Delta-XE prototype is too cool for school.
A team of students at the Netherlands-based University of Twente has unveiled the Delta-XE, an electric superbike that looks as good as any purpose-built race bike you’ll find on a Sunday grid.
The Delta-XE is a product of the university’s Electric Superbike Twente program. Comprised of students designing and building an electric race machine, the program’s stated goal is to “achieve MotoGP lap times with a fully electric superbike.” A new series of students takes over the program each year; the Delta-XE is the school’s fourth superbike iteration.
Electric Superbike Twente claims a power figure of 150 kilowatts (equal to around 200 horsepower). Energy comes from the custom, permanent-magnet AC motor and a 13.5 kWh lithium-polymer battery pack containing 576 cells. This setup is controlled by a Cascadia MotionPM150DZR controller.
The bike’s tubular steel chassis was designed by Dutch firm Bakker Framebouw and features a trellis design mated to a conventional double-sided swingarm. The front suspension duties are handled by an upside-down front fork from CeraCarbon Racing featuring an Öhlins cartridge setup with ceramic-reinforced carbon stanchions. An Öhlins TTX GP monoshock handles the work out back. Special HEL Performance monoblock calipers control the binders on Marchesini aluminum front and PVM magnesium rear rims. Total weight is a claimed 485 pounds.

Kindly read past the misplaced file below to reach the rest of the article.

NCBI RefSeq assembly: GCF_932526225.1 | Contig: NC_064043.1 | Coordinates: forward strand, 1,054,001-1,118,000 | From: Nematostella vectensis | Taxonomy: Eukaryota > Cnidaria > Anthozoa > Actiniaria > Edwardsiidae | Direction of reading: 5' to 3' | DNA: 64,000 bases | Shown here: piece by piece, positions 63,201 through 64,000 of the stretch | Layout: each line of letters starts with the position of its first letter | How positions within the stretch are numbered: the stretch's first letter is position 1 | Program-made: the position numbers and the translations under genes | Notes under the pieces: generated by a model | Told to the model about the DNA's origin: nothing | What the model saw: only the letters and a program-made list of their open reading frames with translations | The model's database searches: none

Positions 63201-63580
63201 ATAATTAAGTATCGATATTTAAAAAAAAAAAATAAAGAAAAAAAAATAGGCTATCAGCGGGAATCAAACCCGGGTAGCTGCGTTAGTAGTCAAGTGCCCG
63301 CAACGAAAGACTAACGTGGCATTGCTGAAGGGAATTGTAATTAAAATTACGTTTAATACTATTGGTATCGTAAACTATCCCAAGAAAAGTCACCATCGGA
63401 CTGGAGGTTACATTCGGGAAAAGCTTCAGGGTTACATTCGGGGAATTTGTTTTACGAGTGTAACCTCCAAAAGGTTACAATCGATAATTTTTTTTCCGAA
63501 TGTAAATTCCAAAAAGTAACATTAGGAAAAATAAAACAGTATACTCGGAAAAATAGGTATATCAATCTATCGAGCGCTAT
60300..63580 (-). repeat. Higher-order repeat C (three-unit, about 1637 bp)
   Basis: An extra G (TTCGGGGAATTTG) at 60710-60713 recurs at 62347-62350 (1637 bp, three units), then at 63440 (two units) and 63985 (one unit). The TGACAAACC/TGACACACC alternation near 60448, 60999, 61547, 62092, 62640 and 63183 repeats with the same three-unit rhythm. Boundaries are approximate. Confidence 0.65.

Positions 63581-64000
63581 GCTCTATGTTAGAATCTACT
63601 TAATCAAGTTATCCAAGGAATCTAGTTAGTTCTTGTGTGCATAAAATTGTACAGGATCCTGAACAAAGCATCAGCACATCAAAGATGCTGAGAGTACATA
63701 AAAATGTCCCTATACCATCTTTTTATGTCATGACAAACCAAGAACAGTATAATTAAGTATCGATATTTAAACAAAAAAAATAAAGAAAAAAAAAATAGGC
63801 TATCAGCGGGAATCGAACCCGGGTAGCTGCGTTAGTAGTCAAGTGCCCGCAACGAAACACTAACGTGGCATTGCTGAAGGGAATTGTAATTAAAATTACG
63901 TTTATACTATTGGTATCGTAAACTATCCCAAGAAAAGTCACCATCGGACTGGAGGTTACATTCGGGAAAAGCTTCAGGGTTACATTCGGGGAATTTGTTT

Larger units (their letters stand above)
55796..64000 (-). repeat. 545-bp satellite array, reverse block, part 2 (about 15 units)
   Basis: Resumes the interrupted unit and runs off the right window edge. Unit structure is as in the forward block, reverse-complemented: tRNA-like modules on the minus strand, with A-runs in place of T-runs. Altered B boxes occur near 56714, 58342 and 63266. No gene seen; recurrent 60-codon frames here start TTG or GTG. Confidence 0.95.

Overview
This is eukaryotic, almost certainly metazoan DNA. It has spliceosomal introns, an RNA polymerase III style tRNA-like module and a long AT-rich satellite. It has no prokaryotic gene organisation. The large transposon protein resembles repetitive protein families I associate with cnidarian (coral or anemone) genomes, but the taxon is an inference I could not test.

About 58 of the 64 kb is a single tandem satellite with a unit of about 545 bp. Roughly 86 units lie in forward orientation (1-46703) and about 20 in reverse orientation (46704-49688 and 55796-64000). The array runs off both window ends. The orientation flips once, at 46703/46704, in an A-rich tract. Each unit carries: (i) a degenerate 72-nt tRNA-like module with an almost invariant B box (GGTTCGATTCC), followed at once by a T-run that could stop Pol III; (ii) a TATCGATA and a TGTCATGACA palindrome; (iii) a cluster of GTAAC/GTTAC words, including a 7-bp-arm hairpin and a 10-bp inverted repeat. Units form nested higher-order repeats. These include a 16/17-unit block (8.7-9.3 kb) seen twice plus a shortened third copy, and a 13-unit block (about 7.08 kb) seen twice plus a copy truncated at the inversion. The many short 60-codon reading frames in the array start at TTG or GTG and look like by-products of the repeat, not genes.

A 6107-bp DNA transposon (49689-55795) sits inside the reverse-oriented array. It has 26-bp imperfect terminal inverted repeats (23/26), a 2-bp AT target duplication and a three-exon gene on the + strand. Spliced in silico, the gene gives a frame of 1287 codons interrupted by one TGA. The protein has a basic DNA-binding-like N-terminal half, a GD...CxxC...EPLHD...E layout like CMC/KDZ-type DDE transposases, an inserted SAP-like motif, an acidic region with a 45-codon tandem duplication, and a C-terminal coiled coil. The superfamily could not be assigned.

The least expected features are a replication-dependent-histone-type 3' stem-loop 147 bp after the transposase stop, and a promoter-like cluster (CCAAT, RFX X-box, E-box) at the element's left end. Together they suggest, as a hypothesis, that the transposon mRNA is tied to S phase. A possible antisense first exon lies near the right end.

The whole package is wrapped up nicely in a carbon-fiber fairing (from a Suter MMX 500 two-stroke racer) and a bold, tasteful graphic treatment. The bodywork does a great job of hiding the electric motor, which gives the Delta-XE its legit superbike vibe. From the high-end photography and up-close video released, it’s easy to see how much attention to detail was given to the Delta-XE. It’s a tight, tidy race bike.
While it appears the student-led prototype has yet to be tested in the real world, the team claims the following: a 300 km/h top speed, 0-100 km/h in less than three seconds, and 0-200 in nine seconds. Electric Superbike Twente’s plan is to enter its new superbike at events sanctioned by the Electric Road Racing Association.
The Delta-XE was displayed in public for the first time at the inaugural Dutch Innovation Days, just two days after its public online introduction. The next step is to get the prototype onto the track for testing in advance of entering into electric motorcycle competition. MotoGP lap times may be a lofty goal, but these students deserve an A+ for execution.